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'Comfort Dogs' Come to Emotional Rescue
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Ginger Can Ease Nausea From Chemotherapy Treatments
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CIRCULATORY SYSTEM
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Bad Marriages Harder on Women's Health
Potassium-Rich Foods May Cut Stroke, Heart Disease Risk
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With Psoriasis, the Internet May Offer Hope
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Gum Disease Might Boost Cancer Risk
Good Oral Hygiene May Protect Against Heart Infections
Gummy Bears Join Cavity Fight
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Spices, Herbs Boost Health for Diabetics
Fish Twice a Week Cuts Diabetics' Kidney Risks
Vitamin K Slows Insulin Resistance in Older Men
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Eating Healthy : You Can Live Longer
Eating Vegan or Raw-Vegan at Regular Restaurants
Herb Shows Potential for Rheumatoid Arthriti
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Review Finds Marijuana May Help MS Patients
Could Your Cell Phone Help Shield You From Alzheimer's?
ENVIRONMENTAL HEALTH
What's Cookin'? It Could Be Air Pollution
City Kids Find the Breathin' Is Easier Elsewhere
Improved Fungicides May Be Easier on Environment
EYE CARE, VISION
Contact Lens Cases Often Contaminated
Too Much Sun, Too Few Antioxidants Spell Eye Trouble
Antioxidant-Rich Diet May Protect Against Eye Disease
FITNESS
After a Stroke, Light Exercise Gets Hands, Arms Working Again
The Juice From Beetroots May Boost Stamina
Early Exercise Boosts Outcomes for ICU Patients
GASTROINTESTINAL PROBLEMS
New Guidelines Issued for Management of IBS
Intestinal Bacteria Trigger Immune Response
HRT Use Raises Risk of Stomach Trouble
GENERAL HEALTH
Study Supports Swine Flu's Pandemic Potential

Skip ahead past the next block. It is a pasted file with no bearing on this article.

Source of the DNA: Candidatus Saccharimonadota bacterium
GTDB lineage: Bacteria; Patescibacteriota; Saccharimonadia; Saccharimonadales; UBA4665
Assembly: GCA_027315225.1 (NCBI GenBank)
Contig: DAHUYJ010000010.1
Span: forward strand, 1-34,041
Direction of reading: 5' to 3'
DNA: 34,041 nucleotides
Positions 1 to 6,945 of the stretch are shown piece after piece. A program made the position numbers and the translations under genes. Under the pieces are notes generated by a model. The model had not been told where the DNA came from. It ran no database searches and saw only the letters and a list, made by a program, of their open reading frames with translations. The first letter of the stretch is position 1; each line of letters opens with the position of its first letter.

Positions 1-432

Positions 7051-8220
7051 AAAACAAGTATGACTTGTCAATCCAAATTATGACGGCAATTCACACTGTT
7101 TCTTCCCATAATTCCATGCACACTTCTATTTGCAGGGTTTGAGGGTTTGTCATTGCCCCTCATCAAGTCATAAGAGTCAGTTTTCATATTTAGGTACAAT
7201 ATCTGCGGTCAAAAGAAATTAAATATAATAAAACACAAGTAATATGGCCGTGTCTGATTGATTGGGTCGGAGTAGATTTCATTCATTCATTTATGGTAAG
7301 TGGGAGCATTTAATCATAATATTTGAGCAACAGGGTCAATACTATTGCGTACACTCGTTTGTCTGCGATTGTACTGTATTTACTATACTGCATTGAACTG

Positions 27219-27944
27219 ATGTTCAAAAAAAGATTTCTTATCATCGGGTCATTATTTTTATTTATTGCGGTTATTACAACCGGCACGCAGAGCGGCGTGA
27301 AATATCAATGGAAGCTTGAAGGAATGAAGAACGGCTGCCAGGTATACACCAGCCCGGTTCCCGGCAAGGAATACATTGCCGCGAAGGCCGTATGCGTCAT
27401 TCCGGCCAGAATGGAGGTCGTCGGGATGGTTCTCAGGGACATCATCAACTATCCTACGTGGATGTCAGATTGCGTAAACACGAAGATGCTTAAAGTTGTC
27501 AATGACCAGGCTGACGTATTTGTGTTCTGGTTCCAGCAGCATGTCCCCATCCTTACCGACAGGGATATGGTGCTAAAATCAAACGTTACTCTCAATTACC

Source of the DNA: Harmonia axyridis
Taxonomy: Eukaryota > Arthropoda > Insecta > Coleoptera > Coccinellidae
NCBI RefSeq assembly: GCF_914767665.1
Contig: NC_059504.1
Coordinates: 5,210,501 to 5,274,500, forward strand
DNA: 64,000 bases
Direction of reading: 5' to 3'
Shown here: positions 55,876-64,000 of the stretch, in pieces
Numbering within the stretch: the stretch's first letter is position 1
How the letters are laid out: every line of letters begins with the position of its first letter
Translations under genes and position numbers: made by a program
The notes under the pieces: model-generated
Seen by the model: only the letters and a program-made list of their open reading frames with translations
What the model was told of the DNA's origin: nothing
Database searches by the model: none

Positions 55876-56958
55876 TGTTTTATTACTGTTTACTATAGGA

15-Point Test Gauges Alzheimer's Risk
Want Better Health in the New Year, Add Exercise to Your Day
HEAD & NECK
Many Children Will Outgrow Headaches
Ski Helmets Encouraged for All
Zen May Thicken Brain, Thwart Pain
HEALTH & TECHNOLOGY
'Comfort Dogs' Come to Emotional Rescue
Save Your Aging Brain, Try Surfing The Web
Airport Full Body Scanners Pose No Health Threat: Experts
HEARING
Summer Sounds Can Lead to Hearing Loss
Noise Hurts Men's Hearing More, Study Shows
HEART & CARDIOVASCULAR
Man's Best Friend Helps Mend Broken Hearts
A Little Alcohol May Help the Heart: Studies
Cherry-Enriched Diet Cut Heart Risks in Rats
INFECTIOUS DISEASE
Swine Flu Closes Three Schools in NYC
The HPV Vaccine: Preventative Medicine or Human Sacrifice?
Chinese 'Devil Dung' Plant Could Be a Swine Flu Fighter
INFERTILITY
Obesity May Affect Fertility in Young Womene
KID'S HEALTH
Quick Orthopedic Repair Can Save Young Shoulders
3 Home Habits Help Youngsters Stay Slim
Meaningful Conversations Boost Kids' Language Skills
MEN'S HEALTH
Whole Grains, Bran May Fight Hypertension in Men
More Vitamin C May Mean Less Chance of Gout
Exercise May Prevent Prostate Cancer: Study Shows
MENTAL HEALTH
Worries About Weight Are Tied to Teen Suicide Tries
Keeping Mentally Active Seems To Keep The Brain Active
The Acne Drug Accutane More Than Doubles Depression Risk
PAIN
Are We Exercising Pain Away? Not So Much.
Tai Chi May Help Ease Fibromyalgia
Alleviating Rheumatoid Arthritis
PHYSICAL THERAPY
PREGNANCY
Woman in America Are Delaying Motherhood, Study Says
Expectant Mom's Exercise Keeps Newborn's Birth Weight Down
Before Conceiving, Take Folic Acid for One Full Year
SENIORS
As You Age, Better Health Means Better Sex
Laughter Can Stimulate a Dull Appetite
Life Expectancy in U.S. Hits New High
SEXUAL HEALTH
SLEEP DISORDERS
Exercising Throat Muscles May Relieve Sleep Apnea
Sleeping Could Help Women Lose The Baby Fat
Daylight Savings: Not a Bright Time for All
WOMEN'S HEALTH
Flame-Retardant Chemical Linked to Conception Problems
Frankincense Provides Relief for Osteoarthritis
Air Pollution Slows Women's Marathon Times
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Studies Struggle to Gauge Glucosamine's Worth

FRIDAY, Jan. 30 (HealthDay News) -- Eager to relieve joint pain and repair the cushioning between bones, millions of arthritis sufferers reach for glucosamine, an over-the-counter dietary supplement.

Despite its popularity, studies examining the effectiveness of this natural therapy have yielded mixed results.